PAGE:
Early in his presidency, Biden drew less confidence for his ability to unite the country than to handle major issues. That remains the case today: 30% of Americans are confident in him to bring the country closer together, while more than twice as many (69%) have little or no confidence in him to do this.

Confidence in Biden on several issues has fallen over the past year, but the decline has been particularly notable when it comes to his ability to handle the public health impact of the coronavirus.

Chart shows public confidence in Biden to handle major issues has declined since the early months of his presidency

Last March, the public expressed more confidence in him on the coronavirus than other issues; 65% said they were very or somewhat confident in his ability to deal with the public health impact of the pandemic. Today, 44% say the same; his rating on the coronavirus is about the same as on the economy and other issues.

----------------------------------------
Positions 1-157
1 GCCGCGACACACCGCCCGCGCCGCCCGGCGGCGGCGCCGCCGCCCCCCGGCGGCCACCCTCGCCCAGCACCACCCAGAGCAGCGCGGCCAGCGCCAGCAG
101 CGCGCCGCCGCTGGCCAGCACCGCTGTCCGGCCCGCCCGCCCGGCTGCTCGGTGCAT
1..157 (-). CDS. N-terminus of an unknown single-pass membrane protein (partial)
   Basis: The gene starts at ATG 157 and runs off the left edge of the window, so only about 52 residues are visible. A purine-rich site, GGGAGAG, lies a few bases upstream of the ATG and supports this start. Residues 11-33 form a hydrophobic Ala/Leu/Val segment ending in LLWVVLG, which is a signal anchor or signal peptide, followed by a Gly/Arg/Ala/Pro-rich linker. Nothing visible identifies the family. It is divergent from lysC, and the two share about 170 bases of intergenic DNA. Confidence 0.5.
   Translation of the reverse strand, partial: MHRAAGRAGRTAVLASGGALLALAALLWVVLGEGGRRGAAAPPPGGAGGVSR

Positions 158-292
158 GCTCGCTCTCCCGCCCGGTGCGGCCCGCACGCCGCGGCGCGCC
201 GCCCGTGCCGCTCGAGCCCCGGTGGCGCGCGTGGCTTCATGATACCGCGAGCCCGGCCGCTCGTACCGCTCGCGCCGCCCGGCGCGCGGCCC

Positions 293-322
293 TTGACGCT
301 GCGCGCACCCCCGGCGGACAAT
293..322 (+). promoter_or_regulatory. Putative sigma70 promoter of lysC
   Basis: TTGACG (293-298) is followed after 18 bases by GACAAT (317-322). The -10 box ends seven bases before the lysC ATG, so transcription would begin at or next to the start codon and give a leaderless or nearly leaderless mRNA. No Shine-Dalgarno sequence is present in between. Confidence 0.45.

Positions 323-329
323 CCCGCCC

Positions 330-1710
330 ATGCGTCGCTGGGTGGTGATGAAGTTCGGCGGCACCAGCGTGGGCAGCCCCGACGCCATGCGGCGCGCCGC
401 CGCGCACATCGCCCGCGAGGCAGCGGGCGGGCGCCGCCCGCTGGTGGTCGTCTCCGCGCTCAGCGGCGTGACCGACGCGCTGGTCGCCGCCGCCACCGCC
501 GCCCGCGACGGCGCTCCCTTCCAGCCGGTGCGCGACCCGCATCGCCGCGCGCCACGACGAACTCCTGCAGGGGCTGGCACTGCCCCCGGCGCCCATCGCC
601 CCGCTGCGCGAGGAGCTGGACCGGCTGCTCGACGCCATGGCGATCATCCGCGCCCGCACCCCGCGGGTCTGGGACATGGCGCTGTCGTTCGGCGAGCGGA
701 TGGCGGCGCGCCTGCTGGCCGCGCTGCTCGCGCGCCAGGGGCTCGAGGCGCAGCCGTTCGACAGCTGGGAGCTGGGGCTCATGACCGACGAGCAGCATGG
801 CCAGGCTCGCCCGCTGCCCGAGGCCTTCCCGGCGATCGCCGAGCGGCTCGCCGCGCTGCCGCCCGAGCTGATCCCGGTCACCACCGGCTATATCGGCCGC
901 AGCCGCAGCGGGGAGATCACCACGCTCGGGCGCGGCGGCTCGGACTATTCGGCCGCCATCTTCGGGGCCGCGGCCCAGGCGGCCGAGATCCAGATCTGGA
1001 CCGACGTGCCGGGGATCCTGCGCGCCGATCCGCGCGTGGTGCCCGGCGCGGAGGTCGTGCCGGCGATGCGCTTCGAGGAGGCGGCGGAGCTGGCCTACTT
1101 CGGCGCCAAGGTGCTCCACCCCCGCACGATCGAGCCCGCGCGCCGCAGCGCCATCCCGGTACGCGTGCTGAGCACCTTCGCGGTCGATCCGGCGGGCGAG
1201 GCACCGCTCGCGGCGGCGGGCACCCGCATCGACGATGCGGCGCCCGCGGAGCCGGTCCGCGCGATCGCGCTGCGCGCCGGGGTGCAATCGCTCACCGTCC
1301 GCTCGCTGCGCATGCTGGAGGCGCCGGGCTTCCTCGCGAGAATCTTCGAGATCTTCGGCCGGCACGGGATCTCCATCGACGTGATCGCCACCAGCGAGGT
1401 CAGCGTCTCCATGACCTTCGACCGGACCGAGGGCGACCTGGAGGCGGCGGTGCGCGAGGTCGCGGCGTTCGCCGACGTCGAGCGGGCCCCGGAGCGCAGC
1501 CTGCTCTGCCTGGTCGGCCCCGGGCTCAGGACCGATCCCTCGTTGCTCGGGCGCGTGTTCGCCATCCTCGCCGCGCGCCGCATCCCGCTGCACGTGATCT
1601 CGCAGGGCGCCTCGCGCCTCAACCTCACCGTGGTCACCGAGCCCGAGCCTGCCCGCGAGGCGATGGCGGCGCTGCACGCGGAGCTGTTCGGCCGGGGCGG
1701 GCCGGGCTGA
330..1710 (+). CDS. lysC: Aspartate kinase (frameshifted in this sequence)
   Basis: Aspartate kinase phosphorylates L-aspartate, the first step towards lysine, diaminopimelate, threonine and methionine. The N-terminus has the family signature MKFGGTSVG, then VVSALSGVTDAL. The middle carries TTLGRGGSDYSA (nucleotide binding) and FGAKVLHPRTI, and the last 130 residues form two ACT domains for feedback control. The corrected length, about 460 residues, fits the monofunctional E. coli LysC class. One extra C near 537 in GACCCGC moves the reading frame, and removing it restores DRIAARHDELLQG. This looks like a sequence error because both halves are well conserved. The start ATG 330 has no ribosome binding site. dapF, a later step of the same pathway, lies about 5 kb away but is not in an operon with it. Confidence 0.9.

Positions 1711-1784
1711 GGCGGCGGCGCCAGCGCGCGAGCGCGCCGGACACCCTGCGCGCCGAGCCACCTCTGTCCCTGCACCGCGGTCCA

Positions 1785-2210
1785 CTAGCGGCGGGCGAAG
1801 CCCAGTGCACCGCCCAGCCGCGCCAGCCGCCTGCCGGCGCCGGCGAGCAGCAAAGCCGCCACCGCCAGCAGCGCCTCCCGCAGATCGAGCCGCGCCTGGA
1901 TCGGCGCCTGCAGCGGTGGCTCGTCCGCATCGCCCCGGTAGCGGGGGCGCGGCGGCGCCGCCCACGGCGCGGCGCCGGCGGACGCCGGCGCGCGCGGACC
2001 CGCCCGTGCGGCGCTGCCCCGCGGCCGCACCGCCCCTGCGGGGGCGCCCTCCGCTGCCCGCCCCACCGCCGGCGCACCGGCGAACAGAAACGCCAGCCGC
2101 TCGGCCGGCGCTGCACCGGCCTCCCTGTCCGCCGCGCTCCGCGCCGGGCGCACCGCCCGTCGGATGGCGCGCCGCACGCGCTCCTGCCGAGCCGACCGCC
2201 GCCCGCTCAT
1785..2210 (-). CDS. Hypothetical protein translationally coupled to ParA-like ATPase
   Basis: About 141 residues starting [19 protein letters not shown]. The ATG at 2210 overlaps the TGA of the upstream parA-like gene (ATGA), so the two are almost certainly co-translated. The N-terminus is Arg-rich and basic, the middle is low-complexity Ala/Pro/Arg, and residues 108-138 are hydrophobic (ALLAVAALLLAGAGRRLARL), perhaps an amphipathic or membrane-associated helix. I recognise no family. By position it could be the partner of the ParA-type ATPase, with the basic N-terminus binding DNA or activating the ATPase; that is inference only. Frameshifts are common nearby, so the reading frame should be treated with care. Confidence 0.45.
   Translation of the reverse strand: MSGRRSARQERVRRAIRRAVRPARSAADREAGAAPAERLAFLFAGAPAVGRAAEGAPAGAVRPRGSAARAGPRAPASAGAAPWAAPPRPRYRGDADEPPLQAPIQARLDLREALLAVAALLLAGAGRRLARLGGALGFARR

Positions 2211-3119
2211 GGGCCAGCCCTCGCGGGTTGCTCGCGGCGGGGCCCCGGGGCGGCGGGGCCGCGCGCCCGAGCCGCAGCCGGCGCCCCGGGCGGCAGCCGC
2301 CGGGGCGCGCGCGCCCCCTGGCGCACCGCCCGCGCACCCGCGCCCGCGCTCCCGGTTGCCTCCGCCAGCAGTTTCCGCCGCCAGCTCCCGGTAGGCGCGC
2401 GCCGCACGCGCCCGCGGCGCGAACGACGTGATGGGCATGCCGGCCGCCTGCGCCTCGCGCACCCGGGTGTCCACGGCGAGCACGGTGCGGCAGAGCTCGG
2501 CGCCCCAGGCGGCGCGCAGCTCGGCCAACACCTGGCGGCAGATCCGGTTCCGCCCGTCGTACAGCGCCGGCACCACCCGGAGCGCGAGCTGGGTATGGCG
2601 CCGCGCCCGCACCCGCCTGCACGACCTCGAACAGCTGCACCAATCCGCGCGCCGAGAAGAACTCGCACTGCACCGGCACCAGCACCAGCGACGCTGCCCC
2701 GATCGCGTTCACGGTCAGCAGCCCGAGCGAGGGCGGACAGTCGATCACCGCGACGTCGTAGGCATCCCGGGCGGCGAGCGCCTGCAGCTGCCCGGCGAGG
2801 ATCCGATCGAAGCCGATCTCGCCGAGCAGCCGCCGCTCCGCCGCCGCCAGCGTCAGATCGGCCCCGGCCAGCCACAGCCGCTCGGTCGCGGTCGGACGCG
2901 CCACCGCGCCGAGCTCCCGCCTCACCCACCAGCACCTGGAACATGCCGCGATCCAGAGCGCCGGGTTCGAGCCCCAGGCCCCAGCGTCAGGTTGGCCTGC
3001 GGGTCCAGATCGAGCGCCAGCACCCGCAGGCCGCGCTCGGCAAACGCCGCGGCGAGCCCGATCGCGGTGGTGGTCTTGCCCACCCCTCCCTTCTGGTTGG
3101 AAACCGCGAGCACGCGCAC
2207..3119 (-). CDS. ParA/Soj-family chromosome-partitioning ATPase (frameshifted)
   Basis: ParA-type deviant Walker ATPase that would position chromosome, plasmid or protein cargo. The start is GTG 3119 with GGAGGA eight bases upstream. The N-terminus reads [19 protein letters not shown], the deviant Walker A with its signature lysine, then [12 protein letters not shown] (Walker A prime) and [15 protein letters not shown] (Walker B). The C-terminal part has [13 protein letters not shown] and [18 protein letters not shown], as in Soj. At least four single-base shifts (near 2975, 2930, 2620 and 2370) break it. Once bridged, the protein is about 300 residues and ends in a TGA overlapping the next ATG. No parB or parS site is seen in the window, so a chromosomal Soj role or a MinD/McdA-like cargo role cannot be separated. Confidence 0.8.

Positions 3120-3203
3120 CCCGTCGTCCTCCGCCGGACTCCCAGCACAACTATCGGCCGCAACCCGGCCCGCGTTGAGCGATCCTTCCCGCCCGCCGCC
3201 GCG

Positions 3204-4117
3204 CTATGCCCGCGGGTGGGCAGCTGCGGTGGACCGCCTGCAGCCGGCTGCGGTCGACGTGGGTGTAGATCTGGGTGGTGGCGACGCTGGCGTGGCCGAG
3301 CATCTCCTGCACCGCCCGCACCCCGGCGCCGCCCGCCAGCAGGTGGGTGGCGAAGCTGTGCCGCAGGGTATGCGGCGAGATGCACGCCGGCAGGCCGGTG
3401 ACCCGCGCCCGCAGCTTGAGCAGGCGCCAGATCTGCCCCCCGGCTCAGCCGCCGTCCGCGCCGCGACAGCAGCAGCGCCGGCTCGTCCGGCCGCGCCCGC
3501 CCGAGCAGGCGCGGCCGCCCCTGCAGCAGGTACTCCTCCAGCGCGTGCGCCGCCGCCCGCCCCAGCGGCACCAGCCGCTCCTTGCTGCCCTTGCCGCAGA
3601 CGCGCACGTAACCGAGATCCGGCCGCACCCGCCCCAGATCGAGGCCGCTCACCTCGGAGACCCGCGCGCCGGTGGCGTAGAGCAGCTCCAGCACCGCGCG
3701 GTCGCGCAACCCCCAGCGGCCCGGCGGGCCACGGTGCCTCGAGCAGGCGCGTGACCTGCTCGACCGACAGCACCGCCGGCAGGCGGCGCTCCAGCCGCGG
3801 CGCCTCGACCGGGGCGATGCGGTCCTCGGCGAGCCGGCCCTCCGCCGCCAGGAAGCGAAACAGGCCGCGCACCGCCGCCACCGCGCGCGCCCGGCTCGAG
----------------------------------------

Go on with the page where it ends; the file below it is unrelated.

The shares expressing confidence in Biden’s handling of economic policy, immigration policy, criminal justice issues and dealing with China also have fallen over similar periods of time, though most Democrats still have confidence in Biden on these issues.

The erosion in confidence in Biden’s handling of issues has come among members of both parties, but it is especially evident among Democrats. A majority of Democrats and Democratic-leaning independents (69%) say they are very or somewhat confident the president can handle the health impacts of the coronavirus outbreak, but the share saying this is now 12 percentage points lower than it was in September (81%) and 23 points lower than last March (92%).

As they have throughout his presidency, Republicans express little confidence in Biden’s ability to handle these issues and for the most part there have been only modest changes. Still, a third of Republicans and GOP leaners expressed confidence in Biden on the coronavirus last March; today, only about half as many (14%) do so.

Will Biden be a successful or unsuccessful president?